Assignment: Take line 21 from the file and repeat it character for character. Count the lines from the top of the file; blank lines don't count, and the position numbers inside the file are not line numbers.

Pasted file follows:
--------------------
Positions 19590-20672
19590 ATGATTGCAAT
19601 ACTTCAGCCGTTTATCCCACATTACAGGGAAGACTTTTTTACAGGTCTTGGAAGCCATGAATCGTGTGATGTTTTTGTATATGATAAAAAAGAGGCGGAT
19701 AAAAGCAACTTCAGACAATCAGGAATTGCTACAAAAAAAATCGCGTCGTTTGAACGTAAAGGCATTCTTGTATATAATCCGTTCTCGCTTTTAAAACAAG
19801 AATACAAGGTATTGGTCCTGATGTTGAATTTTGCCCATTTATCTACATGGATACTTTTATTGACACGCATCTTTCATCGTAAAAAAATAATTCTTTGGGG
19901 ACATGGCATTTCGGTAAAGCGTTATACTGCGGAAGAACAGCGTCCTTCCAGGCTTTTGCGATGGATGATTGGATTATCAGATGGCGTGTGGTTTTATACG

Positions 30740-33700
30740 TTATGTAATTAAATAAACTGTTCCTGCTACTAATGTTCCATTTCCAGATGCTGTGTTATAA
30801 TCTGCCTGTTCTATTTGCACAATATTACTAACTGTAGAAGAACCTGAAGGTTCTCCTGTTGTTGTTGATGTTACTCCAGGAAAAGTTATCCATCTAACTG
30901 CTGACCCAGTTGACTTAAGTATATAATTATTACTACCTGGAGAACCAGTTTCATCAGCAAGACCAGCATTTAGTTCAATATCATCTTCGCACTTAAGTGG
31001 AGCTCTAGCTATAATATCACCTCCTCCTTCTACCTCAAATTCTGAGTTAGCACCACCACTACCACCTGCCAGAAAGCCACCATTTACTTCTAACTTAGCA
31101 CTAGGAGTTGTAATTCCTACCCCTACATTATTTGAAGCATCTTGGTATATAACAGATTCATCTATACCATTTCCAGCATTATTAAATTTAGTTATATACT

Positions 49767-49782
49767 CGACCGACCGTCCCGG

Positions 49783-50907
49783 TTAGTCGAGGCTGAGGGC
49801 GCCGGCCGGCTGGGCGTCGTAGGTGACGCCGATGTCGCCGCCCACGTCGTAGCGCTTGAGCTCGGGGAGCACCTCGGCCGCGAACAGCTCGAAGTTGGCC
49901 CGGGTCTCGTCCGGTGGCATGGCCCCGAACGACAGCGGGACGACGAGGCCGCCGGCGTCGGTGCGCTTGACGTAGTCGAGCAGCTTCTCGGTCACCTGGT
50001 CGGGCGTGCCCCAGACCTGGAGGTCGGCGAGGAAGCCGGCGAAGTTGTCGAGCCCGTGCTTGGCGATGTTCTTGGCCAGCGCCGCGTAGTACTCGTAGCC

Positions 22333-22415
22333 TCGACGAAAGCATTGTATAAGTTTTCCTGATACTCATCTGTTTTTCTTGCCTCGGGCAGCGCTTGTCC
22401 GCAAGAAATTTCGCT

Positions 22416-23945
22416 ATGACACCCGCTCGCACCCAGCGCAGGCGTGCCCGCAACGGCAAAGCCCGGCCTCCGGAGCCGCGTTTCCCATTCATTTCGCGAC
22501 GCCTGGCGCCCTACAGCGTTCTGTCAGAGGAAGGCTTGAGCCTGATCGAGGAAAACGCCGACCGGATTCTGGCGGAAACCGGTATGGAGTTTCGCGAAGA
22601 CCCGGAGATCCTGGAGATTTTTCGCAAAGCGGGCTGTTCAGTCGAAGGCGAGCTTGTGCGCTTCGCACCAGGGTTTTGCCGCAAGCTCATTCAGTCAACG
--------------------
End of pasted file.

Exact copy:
22333 TCGACGAAAGCATTGTATAAGTTTTCCTGATACTCATCTGTTTTTCTTGCCTCGGGCAGCGCTTGTCC